## Introduction

Recall that each tree in a random forest is constructed from a bootstrap sample of the data Thus, the topology of each tree, and in particular the terminal nodes, are determined from in-bag (IB) data. This explains the tree induction step. But what about the terminal node estimator and the predicted value? What data are used to calculate these values? And what about out-of-bag (OOB) data, how is that used?

The first answer is that IB data is used to populate the terminal nodes and to construct the tree predictor. That is, the same IB data used for the tree induction is also used to define the predicted value. We call this the IB tree predictor. As for the second question about OOB data, we don’t actually use OOB data for prediction. Instead we keep track of OOB membership and use the existing tree to get a cross-validated prediction value for cases that are OOB for that tree.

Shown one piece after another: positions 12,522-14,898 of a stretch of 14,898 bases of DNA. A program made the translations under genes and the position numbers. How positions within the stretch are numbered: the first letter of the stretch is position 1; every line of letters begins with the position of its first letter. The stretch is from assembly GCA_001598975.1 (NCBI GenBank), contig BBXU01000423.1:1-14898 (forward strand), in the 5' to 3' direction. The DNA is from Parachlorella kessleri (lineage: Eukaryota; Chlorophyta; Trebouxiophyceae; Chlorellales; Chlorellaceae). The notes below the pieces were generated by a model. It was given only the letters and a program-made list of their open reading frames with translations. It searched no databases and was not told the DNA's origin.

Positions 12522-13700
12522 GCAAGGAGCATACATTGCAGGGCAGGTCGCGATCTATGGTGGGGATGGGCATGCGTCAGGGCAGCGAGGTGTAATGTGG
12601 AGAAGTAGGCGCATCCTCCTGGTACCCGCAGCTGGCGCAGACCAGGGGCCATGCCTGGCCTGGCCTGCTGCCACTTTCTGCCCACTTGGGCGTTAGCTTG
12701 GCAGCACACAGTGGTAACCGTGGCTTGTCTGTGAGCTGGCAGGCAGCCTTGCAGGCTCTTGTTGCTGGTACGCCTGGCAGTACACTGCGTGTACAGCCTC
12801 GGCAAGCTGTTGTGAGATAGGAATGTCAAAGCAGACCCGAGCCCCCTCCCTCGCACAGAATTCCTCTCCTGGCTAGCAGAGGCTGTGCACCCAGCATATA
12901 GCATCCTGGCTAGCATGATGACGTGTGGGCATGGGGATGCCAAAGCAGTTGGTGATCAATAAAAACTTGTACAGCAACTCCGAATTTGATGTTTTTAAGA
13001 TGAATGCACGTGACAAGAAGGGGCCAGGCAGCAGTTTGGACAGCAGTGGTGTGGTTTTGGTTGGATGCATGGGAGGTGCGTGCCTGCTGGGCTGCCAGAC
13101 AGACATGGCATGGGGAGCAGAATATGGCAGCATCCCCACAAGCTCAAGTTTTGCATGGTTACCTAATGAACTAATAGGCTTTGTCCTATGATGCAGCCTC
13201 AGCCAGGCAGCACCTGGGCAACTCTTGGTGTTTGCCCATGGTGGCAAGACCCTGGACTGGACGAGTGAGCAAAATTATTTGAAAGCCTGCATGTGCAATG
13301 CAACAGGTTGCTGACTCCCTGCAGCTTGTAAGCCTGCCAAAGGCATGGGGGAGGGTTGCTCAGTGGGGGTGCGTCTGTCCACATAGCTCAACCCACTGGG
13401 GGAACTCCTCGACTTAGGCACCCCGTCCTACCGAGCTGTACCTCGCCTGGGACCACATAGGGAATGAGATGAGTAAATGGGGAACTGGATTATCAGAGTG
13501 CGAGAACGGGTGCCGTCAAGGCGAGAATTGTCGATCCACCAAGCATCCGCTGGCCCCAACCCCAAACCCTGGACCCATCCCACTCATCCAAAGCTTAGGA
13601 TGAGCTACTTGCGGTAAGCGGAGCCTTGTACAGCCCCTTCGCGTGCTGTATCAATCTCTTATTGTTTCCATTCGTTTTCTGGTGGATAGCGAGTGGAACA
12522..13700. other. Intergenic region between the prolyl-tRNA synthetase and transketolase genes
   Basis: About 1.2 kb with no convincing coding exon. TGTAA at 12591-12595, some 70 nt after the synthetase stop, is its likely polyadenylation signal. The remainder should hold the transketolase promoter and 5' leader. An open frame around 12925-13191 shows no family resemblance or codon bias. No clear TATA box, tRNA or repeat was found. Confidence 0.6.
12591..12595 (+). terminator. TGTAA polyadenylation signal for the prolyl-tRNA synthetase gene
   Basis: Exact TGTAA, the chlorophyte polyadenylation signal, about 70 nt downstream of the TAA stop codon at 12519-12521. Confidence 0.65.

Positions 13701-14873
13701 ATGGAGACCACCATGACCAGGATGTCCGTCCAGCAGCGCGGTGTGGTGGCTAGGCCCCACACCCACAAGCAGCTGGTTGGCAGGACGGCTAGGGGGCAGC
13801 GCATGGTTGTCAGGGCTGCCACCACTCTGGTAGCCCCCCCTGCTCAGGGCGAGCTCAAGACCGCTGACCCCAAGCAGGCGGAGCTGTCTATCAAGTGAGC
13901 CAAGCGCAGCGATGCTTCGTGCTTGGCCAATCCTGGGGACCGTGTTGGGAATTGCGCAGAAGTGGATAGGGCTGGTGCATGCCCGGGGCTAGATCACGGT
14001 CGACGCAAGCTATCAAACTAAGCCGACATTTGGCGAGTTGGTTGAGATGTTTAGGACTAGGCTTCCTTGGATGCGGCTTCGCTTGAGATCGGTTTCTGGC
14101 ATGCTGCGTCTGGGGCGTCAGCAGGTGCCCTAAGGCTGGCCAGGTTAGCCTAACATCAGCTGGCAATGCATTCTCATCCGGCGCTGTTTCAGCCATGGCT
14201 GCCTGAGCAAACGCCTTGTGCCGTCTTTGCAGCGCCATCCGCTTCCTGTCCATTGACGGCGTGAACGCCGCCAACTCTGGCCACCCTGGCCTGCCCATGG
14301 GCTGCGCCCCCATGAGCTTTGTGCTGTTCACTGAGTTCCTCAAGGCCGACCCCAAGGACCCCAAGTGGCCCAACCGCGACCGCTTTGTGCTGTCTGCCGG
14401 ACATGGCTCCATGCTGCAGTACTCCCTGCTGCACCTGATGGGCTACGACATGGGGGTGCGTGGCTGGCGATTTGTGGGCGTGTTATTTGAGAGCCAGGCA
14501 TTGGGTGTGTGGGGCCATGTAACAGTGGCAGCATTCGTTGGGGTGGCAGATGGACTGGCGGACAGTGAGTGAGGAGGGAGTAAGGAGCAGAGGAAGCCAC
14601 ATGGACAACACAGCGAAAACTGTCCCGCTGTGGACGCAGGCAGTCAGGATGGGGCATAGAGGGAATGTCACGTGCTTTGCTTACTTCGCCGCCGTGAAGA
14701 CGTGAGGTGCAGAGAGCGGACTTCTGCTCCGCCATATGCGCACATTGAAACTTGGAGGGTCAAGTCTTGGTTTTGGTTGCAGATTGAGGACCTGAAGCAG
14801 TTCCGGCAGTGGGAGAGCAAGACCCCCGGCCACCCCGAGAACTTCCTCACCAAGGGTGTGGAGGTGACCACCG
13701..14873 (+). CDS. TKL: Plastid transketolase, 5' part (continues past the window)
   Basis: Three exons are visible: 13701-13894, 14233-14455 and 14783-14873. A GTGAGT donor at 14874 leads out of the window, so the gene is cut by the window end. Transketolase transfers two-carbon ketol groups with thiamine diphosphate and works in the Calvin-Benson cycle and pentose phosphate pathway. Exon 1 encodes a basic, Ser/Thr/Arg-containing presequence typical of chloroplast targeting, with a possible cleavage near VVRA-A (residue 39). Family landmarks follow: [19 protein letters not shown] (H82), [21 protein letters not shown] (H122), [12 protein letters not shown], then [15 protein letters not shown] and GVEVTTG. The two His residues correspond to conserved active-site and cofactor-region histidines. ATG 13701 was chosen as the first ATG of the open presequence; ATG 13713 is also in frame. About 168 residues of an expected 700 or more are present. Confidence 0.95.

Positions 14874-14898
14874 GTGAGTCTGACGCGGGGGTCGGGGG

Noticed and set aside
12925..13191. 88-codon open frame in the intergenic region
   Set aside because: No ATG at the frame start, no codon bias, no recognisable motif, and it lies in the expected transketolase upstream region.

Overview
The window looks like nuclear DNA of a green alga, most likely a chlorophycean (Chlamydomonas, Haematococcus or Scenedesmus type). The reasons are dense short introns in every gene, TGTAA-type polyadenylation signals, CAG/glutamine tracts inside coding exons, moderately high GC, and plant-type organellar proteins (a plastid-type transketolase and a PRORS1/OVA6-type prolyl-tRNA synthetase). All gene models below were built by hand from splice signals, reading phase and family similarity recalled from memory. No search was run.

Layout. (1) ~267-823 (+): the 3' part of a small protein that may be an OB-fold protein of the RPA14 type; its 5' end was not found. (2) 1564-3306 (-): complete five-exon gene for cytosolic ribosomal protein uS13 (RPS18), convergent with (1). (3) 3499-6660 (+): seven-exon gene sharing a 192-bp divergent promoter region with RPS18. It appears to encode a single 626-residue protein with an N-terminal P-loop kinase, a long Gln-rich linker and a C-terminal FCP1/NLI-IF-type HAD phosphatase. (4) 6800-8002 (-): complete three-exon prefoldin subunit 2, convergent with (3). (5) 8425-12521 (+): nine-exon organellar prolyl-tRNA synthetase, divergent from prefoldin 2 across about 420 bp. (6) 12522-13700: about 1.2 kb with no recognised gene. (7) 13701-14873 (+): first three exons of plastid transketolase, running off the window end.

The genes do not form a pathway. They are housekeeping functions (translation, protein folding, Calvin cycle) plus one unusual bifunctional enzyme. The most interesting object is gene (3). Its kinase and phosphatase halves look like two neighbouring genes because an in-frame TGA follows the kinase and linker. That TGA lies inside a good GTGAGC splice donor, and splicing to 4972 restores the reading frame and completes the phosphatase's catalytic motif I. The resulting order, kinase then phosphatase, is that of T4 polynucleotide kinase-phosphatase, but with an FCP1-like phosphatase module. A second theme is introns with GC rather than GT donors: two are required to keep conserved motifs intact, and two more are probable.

This leads to two different ensembles: the IB and OOB ensemble. Let $$\varphi_b^{\text{IB}}$$ be the $$bth$$ IB tree. The IB forest predictor equals $\overline{\varphi}^{\text{IB}}({\bf x}) =\frac{1}{B}\sum_{b=1}^B \varphi_b^{\text{IB}}({\bf x}) =\sum_{i=1}^n W_i^{\text{IB}}({\bf x}) \psi(Y_i)$ where $$0\le W_1^{\text{IB}}({\bf x}), \ldots,W_n^{\text{IB}}({\bf x}) \le 1$$ are weights (called the IB forest weights) that sum to one. Here $$\psi(Y)$$ is some function defined by the problem at hand that maps the response $$Y$$ to the target we are interested in. In other words, the IB ensemble is a forest weighted average involving the response. For regression, $$\psi(Y)=Y$$ and the forest ensemble is the forest weighted average of responses $\overline{\varphi}^{\text{IB}}({\bf x}) = \sum_{i=1}^n W_i^{\text{IB}}({\bf x}) Y_i.$ For classification, $$\psi(Y)=I\{Y=1\}$$ and $\overline{\varphi}^{\text{IB}}({\bf x}) = \sum_{i=1}^n W_i^{\text{IB}}({\bf x}) I\{Y=1\}$ which can be interpreted as the forest weighted average vote.